dirk königsfeld


Luminscent Spaces

In Dirk Königsfeld's photographs, locations become luminscent spaces. His subjects: everyday external spaces such as houses, modern office buildings, industrial facillties, garages or street scenes photographed in darkness using available light.

At times, it is hard to believe that the artist merely came across these nocturnal scenarios, given their seemingly perfect lighting. The artificial brightness creates a strange, almost unreal mood. Locations are stripped of their ordinary nature, and instead somehow seem exemplary specimens placed on show; despite their documentary character, they nonetheless seem strangely alienated and arranged. The cool rationalism of the buildings and absence of people makes the subjects resemble frozen, lifeless stage sets. An image of reality is produced using photographic techniques which make everything natural appear artificial. Simultaneously, the light and color schemes transform these urban landscapes into atmospherically‑charged spaces which morph into projections. As in a movie, we find ourselves confronted by locations, striking sets which almost inevitably trigger narratives.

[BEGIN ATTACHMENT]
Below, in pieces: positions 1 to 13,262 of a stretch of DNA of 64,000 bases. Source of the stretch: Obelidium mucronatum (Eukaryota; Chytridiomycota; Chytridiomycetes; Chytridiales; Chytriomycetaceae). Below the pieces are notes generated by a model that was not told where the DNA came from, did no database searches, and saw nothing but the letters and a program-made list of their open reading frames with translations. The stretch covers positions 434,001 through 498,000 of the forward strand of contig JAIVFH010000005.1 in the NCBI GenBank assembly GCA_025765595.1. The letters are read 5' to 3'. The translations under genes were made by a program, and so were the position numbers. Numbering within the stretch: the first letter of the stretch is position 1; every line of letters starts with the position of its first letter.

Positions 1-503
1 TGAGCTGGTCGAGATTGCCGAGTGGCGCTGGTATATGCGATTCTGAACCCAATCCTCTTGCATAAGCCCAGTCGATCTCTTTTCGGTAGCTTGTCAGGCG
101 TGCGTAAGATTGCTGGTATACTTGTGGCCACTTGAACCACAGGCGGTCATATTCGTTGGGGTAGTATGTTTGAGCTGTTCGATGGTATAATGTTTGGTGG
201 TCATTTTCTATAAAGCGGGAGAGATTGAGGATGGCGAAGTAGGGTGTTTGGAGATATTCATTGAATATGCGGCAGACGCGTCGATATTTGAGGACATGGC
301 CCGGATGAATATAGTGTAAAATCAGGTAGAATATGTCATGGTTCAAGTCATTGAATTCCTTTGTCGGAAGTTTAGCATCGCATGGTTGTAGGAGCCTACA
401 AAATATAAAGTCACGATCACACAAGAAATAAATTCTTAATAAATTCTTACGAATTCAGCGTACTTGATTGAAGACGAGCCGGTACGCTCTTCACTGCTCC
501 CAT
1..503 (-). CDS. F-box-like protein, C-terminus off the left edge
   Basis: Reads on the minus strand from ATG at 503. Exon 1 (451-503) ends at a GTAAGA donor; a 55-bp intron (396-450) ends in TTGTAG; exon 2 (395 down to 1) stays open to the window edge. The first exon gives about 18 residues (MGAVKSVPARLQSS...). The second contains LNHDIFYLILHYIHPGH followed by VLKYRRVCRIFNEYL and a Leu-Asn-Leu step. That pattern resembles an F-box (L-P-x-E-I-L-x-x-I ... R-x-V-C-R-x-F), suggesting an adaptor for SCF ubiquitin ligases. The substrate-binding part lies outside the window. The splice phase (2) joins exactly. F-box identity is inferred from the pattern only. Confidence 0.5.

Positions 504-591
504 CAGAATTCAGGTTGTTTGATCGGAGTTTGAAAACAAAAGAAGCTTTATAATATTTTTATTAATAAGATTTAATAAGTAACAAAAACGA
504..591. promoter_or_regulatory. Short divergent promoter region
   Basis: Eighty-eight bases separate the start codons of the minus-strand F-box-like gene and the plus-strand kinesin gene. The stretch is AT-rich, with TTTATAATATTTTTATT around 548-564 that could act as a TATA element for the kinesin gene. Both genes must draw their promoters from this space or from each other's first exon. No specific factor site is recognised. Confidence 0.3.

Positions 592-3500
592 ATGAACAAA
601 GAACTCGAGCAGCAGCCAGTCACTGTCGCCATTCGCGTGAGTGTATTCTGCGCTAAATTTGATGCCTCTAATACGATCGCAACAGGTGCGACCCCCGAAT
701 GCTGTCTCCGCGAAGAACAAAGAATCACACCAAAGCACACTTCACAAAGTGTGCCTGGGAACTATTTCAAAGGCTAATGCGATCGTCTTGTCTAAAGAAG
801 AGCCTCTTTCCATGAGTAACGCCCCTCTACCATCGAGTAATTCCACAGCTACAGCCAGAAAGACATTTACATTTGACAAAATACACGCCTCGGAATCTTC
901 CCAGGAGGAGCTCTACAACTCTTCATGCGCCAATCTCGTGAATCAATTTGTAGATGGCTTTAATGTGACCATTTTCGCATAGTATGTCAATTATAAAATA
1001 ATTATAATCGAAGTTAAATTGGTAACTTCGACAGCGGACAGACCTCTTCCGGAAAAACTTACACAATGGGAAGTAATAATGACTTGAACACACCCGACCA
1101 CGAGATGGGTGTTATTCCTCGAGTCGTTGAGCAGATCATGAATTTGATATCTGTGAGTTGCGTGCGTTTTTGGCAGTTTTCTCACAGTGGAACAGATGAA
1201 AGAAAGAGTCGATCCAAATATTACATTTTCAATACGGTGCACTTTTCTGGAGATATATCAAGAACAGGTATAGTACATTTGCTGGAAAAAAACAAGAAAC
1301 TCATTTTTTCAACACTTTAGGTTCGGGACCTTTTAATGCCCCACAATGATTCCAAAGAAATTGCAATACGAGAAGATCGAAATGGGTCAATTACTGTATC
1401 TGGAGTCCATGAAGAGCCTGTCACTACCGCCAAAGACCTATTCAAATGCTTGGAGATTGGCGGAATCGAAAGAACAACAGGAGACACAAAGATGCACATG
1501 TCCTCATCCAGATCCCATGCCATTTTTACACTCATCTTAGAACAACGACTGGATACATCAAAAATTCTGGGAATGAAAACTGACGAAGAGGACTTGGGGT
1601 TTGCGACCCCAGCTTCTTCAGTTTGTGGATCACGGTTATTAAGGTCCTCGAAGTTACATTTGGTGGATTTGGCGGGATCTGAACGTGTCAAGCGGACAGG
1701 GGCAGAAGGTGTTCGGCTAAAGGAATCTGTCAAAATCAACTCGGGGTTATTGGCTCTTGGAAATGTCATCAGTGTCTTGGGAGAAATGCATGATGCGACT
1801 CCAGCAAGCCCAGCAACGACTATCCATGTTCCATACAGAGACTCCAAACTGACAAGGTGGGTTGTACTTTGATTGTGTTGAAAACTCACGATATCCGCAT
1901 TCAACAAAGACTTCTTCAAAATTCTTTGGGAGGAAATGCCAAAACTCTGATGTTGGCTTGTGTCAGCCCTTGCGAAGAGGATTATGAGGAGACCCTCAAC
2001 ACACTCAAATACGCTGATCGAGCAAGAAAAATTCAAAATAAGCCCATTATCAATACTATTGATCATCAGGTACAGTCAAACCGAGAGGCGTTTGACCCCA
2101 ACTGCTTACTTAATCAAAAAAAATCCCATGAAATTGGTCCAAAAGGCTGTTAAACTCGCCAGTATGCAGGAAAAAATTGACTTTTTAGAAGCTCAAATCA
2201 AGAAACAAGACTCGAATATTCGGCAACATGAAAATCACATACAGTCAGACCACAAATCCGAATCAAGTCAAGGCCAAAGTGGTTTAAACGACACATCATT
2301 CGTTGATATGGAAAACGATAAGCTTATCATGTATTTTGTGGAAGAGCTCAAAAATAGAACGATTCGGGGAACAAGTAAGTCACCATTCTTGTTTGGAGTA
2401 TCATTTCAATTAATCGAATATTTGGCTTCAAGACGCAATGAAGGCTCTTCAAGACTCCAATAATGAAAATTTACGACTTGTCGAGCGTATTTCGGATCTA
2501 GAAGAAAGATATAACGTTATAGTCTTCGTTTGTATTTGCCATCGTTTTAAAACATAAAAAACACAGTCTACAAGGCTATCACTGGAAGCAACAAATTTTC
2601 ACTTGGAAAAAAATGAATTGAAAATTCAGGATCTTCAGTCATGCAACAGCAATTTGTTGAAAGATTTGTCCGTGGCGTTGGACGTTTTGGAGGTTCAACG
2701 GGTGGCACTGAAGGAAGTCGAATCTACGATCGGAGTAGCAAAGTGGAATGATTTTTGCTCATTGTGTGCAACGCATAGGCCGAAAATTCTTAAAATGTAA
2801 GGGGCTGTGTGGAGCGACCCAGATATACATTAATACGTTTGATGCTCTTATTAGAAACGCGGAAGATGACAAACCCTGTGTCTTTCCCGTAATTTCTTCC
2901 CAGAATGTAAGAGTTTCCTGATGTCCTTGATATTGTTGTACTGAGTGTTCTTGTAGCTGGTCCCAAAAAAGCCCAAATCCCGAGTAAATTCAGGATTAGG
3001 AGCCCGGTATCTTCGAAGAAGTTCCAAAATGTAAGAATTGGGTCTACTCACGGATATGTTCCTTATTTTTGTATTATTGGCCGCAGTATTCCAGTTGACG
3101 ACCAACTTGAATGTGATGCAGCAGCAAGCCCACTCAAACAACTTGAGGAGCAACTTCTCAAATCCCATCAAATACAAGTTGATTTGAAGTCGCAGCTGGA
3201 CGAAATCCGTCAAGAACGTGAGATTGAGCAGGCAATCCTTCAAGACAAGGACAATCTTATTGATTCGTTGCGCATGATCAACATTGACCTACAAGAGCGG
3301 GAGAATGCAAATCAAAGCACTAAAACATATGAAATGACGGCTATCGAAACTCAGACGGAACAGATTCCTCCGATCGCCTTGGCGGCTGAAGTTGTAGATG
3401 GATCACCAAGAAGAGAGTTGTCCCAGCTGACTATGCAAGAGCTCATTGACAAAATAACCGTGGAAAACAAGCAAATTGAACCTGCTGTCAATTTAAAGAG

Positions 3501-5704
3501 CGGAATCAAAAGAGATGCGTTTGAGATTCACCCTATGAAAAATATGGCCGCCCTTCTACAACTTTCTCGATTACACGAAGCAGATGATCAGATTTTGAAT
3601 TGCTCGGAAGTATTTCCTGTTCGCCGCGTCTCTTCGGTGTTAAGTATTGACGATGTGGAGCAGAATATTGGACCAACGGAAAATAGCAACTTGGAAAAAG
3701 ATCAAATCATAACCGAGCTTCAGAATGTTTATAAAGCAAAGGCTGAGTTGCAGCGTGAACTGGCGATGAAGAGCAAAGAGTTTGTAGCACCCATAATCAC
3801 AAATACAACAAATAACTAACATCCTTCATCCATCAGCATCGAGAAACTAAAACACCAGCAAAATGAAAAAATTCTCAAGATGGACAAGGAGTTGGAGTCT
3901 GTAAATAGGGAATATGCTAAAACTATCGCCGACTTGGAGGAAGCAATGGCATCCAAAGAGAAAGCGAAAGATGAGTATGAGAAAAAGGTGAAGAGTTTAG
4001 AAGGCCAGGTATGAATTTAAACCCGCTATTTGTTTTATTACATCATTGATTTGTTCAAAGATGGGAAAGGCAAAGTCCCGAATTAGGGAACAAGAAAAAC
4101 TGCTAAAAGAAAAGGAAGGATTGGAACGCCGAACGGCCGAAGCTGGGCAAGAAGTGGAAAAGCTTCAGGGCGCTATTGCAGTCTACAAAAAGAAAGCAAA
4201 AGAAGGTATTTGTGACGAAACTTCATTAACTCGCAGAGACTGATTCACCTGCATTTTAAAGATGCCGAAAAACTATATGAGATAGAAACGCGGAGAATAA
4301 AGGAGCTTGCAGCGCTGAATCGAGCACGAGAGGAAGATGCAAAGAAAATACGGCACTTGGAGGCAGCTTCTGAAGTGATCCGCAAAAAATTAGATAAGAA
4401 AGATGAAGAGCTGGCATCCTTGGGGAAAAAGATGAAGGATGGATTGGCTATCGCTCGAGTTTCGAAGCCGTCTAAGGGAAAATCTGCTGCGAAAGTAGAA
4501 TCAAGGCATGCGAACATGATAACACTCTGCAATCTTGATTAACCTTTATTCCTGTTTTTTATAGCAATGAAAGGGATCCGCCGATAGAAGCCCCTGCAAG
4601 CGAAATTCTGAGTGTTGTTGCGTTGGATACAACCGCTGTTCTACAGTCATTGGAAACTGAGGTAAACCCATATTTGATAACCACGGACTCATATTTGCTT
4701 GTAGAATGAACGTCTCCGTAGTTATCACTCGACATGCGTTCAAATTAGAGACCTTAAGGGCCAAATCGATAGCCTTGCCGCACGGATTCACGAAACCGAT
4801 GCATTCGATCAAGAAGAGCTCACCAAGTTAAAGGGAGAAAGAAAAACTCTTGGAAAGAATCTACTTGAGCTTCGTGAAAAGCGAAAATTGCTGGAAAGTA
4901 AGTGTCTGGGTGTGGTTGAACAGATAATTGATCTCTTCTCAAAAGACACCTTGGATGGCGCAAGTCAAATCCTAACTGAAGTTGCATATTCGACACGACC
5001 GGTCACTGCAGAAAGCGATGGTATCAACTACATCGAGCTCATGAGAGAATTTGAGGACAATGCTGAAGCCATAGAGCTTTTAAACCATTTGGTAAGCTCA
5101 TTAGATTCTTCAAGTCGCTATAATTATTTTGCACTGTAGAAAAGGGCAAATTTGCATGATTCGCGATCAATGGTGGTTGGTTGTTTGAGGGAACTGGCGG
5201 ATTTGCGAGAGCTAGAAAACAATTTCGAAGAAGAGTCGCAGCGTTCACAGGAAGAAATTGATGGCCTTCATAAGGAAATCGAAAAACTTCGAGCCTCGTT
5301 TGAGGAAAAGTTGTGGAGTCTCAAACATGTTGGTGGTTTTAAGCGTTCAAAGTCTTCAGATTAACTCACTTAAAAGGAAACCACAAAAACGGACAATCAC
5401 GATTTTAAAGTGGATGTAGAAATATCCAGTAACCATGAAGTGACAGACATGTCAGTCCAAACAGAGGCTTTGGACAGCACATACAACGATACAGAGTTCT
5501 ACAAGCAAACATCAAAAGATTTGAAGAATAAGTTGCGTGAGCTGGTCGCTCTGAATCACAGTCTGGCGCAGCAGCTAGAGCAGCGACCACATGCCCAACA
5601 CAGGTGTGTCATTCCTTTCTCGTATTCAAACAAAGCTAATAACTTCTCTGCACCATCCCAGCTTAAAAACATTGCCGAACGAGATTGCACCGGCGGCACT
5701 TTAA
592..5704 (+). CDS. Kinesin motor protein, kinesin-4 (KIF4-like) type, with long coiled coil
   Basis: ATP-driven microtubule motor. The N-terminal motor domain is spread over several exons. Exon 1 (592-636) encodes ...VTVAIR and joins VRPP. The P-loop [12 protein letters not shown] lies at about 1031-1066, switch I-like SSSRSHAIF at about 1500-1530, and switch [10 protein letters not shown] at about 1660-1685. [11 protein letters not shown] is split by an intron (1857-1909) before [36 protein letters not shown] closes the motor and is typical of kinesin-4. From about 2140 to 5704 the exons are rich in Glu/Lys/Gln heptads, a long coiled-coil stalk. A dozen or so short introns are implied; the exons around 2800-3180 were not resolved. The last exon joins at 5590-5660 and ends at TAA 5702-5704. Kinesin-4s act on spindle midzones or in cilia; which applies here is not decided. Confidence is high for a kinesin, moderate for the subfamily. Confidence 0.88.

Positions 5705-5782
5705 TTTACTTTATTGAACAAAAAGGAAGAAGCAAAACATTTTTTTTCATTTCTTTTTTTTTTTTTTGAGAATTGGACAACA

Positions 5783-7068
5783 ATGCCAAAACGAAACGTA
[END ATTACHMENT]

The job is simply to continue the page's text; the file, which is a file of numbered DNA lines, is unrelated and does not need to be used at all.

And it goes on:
The tension of the compositions is produced above all by the interaction of various light settings, be it in the form of outside lighting from street lights or driveways, or interior illumination shining in from the corridor or through windows. The light accentuates and modulates the subjects, alters real color values and produces new ones. But lt is the existing sources of light that determine what is seen ‑ and above all how. Even though the former are not immediately visible in the photographs, they ‑ and their location ‑ can be perceived via reflections and the behavior of shadows. Everything which falls beyond the reach of these light sources is banished into darkness. Like immaterial walls, the light zones bracket things, add a new dimension to the existing space and re‑form it. At the same time, in keeping with the laws of two‑dimensionality, the photographic area becomes divided into lines, surfaces, structures and colors. Depending on the section, perspective and lighting the subjects alternate between space and surface, from a seemingly real portrayal to a formal arrangement. The photographs of Dirk Königsfeld are located in this very tension between factual documentation and artificial, almost stage‑like appearance.

Maria Anna Tappeiner